Parade to celebrate 70 years of Welsh-medium education

A parade to celebrate 70 years of Welsh-medium education in Cardiff will march through the city centre on its way to Cardiff Castle and the city's free, family friendly Welsh language arts and culture festival, Tafwyl.

The parade will be led by former pupils of Cardiff's first ever Welsh-medium school, Ysgol Gymraeg Caerdydd.

Ysgol Gymraeg Caerdydd opened on 5 September 1949, in a classroom at Ninian Park Boys' School (now Ninian Park Primary School) with just 19 pupils on the roll.  It soon moved to a site in Highfields, Llandaf (adopting the new and more familiar name, Ysgol Gymraeg Bryntaf) which has since 1991 been the home of Ysgol Pencae. This September, over 700 pupils will enter Reception Classes at one of the 15 Welsh-medium primary schools and two dual-stream primary schools across the city.

Council Leader, Cllr Huw Thomas, who will greet the parade before it sets off from City Hall lawns at 10am on Saturday (22ndJune), said:  "The Welsh language is thriving in Cardiff and it's an honour to be part of this celebration marking 70 years of Welsh-medium education in the capital.

"We're committed to making sure that the Welsh language is embedded in the everyday life of the city - we're actively encouraging staff to use Welsh in the workplace, developing measures to ensure equality between the number of Welsh and English street names in the city and encouraging businesses and partner organisations to follow suit and commit to increasing their use of the Welsh language too - but education is absolutely key."

"We've delivered significant growth in the provision of Welsh-medium education and there are now over 8000 school pupils being taught through the medium of Welsh, every single school day.  That figure will increase - at the end of 2018 we officially opened the new Ysgol Glan Morfa primary school facilities, doubling Welsh-medium provision in Splott.  Ysgol Hamadryad in Butetown was also relocated earlier this year and has new build facilities able to accommodate 60 pupils per year group with further additional Welsh-medium provision factored into our Local Development Plan."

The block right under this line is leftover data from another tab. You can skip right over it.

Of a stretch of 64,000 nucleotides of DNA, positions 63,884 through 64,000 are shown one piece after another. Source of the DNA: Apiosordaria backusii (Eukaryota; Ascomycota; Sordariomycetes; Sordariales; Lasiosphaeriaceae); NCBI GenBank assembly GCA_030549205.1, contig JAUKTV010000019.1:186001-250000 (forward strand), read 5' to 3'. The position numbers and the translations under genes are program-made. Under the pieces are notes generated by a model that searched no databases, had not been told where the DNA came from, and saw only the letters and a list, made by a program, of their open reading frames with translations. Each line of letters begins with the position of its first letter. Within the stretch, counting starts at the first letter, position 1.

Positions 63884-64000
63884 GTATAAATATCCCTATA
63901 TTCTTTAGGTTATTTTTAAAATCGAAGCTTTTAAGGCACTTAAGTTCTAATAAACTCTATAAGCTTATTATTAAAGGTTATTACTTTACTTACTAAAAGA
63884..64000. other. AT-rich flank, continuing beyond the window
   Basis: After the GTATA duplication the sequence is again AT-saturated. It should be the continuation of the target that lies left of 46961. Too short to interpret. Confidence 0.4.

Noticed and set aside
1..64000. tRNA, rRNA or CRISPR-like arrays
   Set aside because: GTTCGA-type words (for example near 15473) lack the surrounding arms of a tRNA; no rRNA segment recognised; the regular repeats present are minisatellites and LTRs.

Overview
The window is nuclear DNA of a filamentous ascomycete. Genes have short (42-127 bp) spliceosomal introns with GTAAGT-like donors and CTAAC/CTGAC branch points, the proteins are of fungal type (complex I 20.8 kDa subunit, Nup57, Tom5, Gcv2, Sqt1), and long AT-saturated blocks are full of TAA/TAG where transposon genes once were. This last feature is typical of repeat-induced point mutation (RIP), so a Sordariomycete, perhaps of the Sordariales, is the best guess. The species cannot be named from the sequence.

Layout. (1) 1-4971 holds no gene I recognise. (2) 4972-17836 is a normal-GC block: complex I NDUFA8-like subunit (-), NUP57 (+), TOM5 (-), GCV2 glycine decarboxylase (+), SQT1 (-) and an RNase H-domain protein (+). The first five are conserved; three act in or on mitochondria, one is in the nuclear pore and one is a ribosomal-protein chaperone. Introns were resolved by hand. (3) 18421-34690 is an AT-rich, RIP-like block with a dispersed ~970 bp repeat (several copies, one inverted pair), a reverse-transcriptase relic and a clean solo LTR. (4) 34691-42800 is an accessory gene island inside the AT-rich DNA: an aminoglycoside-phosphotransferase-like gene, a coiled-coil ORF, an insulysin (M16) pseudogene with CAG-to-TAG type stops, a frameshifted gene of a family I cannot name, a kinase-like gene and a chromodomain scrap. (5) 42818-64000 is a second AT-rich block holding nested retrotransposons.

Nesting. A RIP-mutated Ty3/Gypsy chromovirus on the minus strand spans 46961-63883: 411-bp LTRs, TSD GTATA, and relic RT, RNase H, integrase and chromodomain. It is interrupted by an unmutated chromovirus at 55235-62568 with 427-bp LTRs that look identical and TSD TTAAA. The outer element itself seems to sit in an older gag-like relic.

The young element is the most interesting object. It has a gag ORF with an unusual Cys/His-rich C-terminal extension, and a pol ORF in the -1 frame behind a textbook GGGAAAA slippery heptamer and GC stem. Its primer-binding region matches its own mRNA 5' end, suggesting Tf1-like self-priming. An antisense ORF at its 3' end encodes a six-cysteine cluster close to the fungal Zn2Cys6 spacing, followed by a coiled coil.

"We're proud to be playing our part in delivering a million Welsh speakers by 2050 and we will continue to work hard to increase the number of Welsh speakers in Cardiff, but Welsh language education in Cardiff has come a very long way in the last 70 years and that is surely something to be celebrated."

Every Welsh-medium school in the city will be represented on the parade which will be welcomed to Tafwyl festival by Eluned Morgan AM, Welsh Government Minister for International Relations and the Welsh Language, and herself a former pupil at Bryntaf and Glantaf Schools.

Tafwyl, delivered by Menter Caerdydd and supported by Cardiff Council, has grown from a small festival in 2006 to become a lively mix of music, literature, drama, comedy, art, sports, food and drink.  The festival attracted over 40,000 people in 2018, Welsh speakers and non-Welsh speakers alike, and was named ‘Cardiff's Best Festival' at the Cardiff Music Awards 2018.

This year's Tafwyl festival includes music from Gwenno, HMS Morris and the Gentle Good, a silent disco, petrifying poems in the Undercroft, Comedy Hour, Welsh rhyme time for parents and children, sessions on second language learning methods, the chance to pick up some pronunciation tips and more.

A full festival schedule and more information about Tafwyl can be found at